Time to harvest winter squash and pumpkins

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In the unusually hot summer, pumpkins and winter squash ripened much earlier than usual.

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Helen chestnut Pumpkins and winter squash can be harvested when most of the leaves on the vines have died and the stem is dry and shriveled. Pumpkins and winter squash can be harvested when most of the leaves on the vines have died and the stem is dry and shriveled. Photo by Marie-France Coallier /PNG

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Q. We harvested our winter squash and pumpkins this year. We don’t usually bring them in until this month. Hope we did the right thing and they’ll stock up well.

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A. In the unusually hot summer, pumpkins and winter squash ripened much earlier than usual. Both can be harvested when most of the leaves on the vines have died and the stem is dry and shriveled. At least eight cm of stalk should be left on the fruit.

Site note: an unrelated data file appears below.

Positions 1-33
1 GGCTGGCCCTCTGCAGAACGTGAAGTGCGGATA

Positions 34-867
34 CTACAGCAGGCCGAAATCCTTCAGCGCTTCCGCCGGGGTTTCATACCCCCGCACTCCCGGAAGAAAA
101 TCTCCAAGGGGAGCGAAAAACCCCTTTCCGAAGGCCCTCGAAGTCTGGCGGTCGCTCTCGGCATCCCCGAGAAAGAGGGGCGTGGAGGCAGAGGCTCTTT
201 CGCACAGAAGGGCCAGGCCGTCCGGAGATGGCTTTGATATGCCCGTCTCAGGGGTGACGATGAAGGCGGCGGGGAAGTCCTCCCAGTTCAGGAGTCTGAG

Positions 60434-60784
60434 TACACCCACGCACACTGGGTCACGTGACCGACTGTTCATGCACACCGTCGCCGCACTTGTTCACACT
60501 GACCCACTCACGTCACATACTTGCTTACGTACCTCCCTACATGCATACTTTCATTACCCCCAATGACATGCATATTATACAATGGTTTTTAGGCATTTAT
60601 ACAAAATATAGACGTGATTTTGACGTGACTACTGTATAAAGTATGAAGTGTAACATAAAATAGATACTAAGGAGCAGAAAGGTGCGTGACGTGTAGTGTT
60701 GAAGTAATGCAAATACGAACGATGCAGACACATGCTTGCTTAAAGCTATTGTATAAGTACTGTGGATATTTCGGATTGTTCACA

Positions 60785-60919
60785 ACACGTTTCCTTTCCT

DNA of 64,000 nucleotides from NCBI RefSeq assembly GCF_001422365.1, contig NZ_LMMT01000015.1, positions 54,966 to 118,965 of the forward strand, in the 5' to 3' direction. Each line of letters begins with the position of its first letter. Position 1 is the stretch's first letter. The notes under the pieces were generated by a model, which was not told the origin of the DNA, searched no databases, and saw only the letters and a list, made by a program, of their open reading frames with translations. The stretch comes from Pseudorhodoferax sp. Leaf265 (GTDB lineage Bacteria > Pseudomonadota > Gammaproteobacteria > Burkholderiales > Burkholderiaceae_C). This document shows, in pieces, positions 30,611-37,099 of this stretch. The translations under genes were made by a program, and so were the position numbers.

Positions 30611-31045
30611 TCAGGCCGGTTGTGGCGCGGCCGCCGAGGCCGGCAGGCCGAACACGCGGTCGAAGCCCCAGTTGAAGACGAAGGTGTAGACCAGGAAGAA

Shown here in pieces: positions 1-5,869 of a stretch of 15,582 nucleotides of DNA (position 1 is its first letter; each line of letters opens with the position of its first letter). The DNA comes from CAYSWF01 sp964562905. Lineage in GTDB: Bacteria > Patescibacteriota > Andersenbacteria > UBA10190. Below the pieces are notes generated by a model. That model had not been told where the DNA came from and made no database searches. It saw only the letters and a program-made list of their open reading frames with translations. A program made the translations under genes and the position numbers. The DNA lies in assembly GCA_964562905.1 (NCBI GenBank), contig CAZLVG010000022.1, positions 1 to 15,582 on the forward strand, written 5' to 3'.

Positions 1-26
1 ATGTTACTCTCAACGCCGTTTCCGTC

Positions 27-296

It is helpful to harden the skins before storage. I do this by storing the cleaned gourds and gourds in a dry, warm place (around 27 ° C) with good air circulation for seven to 10 days before storing them in a dry place at around 15 ° C.

Q. Is it true that cabbage grown next to tomatoes inhibits tomato growth?

A. I’ve heard reports of tomatoes stunted when cabbage is grown in close proximity, e.g. This could simply be due to the fact that cabbage is particularly greedy feed and displaces the tomatoes for nutrients.

Both of the books I have on planting companion plants say that tomatoes are good companion plants for cabbage and other members of the cabbage family, as the tomato leaves repel cabbage butterflies.

Personally, I never grow heavy forage crops like cabbage vegetables next to tomatoes, but I use the tomato “suckers” that are removed when pruning the staked tomatoes to ward off the cabbage butterfly – simply by placing the suckers on cabbage, broccoli, and cauliflower plants. An experienced gardener from Holland gave me this useful tip.

The only plants I cuddle close to the bases of my staked tomatoes are very light forage plants. Lettuce transplants are my usual choices. In summer they thrive near and on the shady side of the tomatoes.

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